Back in 2008, the counter-trend rallies varied greatly in their magnitude, but please keep in mind that back then, the decline was very much news-based – Lehman Brothers’ collapse, etc. This time, the decline is more measured, so declines and corrections are more measured as well.

While back in 2008, during the first correction, the GDX gained only 14.8% and during the second one it gained a sizable 41.6%, this time the first rally provided a measured 20.3% increase. If the upcoming correction is also measured, then the GDXJ might also rally by about 20%.

It appears that it’s exactly what we saw. The medium-term downtrend can now continue (or if it hasn’t started yet, it might start soon).

How low can the GDXJ ETF move during the (this?) next big move lower? A move to its 2020 lows (~$20) seems quite likely.

And yes, it is possible that the GDXJ ETF would fall below its 2020 lows, but it might need to correct first.

Please note that a move to the 2020 lows (~$20) is something that fits what I wrote about gold and the HUI Index - that they could repeat their so-far 2022 decline (approximately).

Moreover, please note that due to their recent outperformance, juniors can now reverse their trend and decline more than senior miners – this would fit a situation in which the general stock market declines.

Also, let’s not forget about the forest while looking at individual trees. By that, I mean looking at how gold stocks perform relative to gold. That’s one of the major indications that the current situation is just like what we saw at the 2012 top.

The situation in the gold stock to gold ratio is similar to what we saw in late 2012 and early 2013. The HUI to gold ratio invalidated its first attempt to break lower (marked with red, dashed lines), but after a corrective upswing, it then broke lower more decisively. That’s what I marked using black, dashed lines.

If history is to rhyme, we’re about to see a profound decline. In fact, we’re likely already past its beginning.

Also, please note that the pattern that we currently see, which started in early 2016, is somewhat similar to what happened between 2003 and 2008.

Back in 2008, the breakdown from the consolidation resulted in sharply lower ratio values and much lower prices of gold stocks.

So, if the situation is analogous to 2012-2013, we’re likely to see a big decline in the following weeks/months, and if it’s analogous to 2008, we’re likely to see an enormous decline in the following weeks/months.

Declining stock prices would only add fuel to the bearish fire (after all, gold stocks are… just stocks) and that’s exactly what’s likely to happen.

The technical picture in the case of world stocks remains extremely bearish, and my previous comments on it were just confirmed. Here’s what I’ve been writing about the above chart for quite a few weeks now:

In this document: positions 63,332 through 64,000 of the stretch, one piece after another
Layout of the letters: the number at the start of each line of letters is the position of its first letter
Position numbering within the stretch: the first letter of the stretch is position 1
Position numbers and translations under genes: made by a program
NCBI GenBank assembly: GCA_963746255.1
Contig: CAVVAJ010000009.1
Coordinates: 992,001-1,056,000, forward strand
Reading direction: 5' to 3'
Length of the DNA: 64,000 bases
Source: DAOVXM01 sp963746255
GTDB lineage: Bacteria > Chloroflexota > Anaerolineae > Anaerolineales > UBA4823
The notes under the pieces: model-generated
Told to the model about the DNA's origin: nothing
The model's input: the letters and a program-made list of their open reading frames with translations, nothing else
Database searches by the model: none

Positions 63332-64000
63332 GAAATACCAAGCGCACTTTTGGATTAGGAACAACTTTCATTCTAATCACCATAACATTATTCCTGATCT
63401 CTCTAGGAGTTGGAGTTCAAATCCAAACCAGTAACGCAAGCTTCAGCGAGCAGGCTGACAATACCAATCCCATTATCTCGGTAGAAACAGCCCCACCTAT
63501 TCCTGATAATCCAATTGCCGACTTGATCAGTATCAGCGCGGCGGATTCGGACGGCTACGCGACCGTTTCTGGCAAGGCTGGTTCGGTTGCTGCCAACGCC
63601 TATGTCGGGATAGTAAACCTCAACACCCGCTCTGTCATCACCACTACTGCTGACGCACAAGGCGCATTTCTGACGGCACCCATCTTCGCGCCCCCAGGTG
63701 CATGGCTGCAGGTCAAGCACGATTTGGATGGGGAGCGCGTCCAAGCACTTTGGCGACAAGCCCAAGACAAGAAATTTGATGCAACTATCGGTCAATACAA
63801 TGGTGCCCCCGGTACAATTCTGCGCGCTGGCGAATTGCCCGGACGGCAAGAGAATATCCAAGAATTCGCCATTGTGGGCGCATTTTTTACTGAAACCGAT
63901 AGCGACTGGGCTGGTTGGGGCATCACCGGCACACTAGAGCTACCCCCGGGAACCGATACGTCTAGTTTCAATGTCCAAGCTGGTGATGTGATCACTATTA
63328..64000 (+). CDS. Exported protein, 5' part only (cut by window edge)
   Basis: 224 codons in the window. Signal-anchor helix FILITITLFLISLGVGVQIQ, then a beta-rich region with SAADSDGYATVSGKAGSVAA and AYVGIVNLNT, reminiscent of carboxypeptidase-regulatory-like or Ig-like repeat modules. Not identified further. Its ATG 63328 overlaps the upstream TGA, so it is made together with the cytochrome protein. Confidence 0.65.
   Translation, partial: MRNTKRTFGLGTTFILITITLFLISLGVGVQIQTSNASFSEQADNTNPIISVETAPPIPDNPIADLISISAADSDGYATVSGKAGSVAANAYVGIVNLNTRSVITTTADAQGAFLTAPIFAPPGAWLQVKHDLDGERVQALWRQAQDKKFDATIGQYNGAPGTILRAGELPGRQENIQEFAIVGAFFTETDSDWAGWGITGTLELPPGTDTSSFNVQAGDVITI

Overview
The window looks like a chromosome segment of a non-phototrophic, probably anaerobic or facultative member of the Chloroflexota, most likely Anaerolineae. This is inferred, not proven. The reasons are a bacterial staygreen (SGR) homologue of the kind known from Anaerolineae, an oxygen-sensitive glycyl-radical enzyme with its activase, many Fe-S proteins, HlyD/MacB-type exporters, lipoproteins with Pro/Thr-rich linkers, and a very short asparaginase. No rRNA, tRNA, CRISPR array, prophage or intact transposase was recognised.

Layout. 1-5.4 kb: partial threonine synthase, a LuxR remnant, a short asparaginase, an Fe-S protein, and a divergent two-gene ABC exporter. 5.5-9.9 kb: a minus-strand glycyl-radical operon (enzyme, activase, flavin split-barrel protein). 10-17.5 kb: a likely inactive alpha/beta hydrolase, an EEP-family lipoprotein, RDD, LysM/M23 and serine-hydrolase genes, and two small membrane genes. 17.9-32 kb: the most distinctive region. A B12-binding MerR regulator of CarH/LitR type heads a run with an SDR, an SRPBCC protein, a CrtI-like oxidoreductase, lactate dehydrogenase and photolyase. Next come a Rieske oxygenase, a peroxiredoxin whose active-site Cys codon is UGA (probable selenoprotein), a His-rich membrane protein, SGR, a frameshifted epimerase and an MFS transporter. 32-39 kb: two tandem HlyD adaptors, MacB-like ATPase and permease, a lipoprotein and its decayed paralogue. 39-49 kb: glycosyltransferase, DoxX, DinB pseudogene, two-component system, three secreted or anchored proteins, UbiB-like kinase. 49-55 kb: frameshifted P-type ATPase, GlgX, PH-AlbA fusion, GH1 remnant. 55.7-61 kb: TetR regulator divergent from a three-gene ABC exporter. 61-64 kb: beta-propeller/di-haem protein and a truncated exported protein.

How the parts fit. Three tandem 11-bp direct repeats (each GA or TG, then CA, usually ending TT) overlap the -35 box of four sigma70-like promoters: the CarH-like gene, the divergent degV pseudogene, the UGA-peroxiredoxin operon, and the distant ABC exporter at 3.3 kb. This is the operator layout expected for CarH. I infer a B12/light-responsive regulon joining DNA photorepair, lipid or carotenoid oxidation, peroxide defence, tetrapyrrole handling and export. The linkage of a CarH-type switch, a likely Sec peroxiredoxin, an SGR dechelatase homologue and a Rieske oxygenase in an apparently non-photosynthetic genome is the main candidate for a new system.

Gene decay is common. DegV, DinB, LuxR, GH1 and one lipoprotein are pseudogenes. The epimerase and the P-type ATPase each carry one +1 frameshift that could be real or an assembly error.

World stocks have already begun their decline, and based on the analogy to the previous invalidations, the decline is not likely to be small. In fact, it’s likely to be huge.

For context, I explained the ominous implications on Nov. 30. I wrote:

Something truly epic is happening in this chart. Namely, world stocks tried to soar above their 2007 high, they managed to do so, and… failed to hold the ground. Despite a few attempts, the breakout was invalidated. Given that there were a few attempts and that the previous high was the all-time high (so it doesn’t get more important than that), the invalidation is a truly critical development.

It's a strong sell signal for the medium - and quite possibly for the long term.

From our – precious metals investors’ and traders’ – point of view, this is also of critical importance. All previous important invalidations of breakouts in world stocks were followed by massive declines in mining stocks (represented by the XAU Index).

Two of the four similar cases are the 2008 and 2020 declines. In all cases, the declines were huge, and the only reason why they appear “moderate” in the lower part of the above chart is that it has a “linear” and not a “logarithmic” scale. You probably still remember how significant and painful (if you were long, that is) the decline at the beginning of 2020 was. 

All those invalidations triggered big declines in the mining stocks, and we have “the mother of all stock market invalidations” at the moment, so the implications are not only bearish, but extremely bearish.

World stocks have declined below their recent highs, and when something similar happened in 2008, it meant that both stocks and gold and silver mining stocks (lower part of the chart) were about to slide much further.

The medium-term implications for mining stocks are extremely bearish.

However, let’s get back to the short- and medium-term point of view.

Stocks rallied recently, but since they corrected approximately 38.2% of their 2022 decline, they might now decline once again.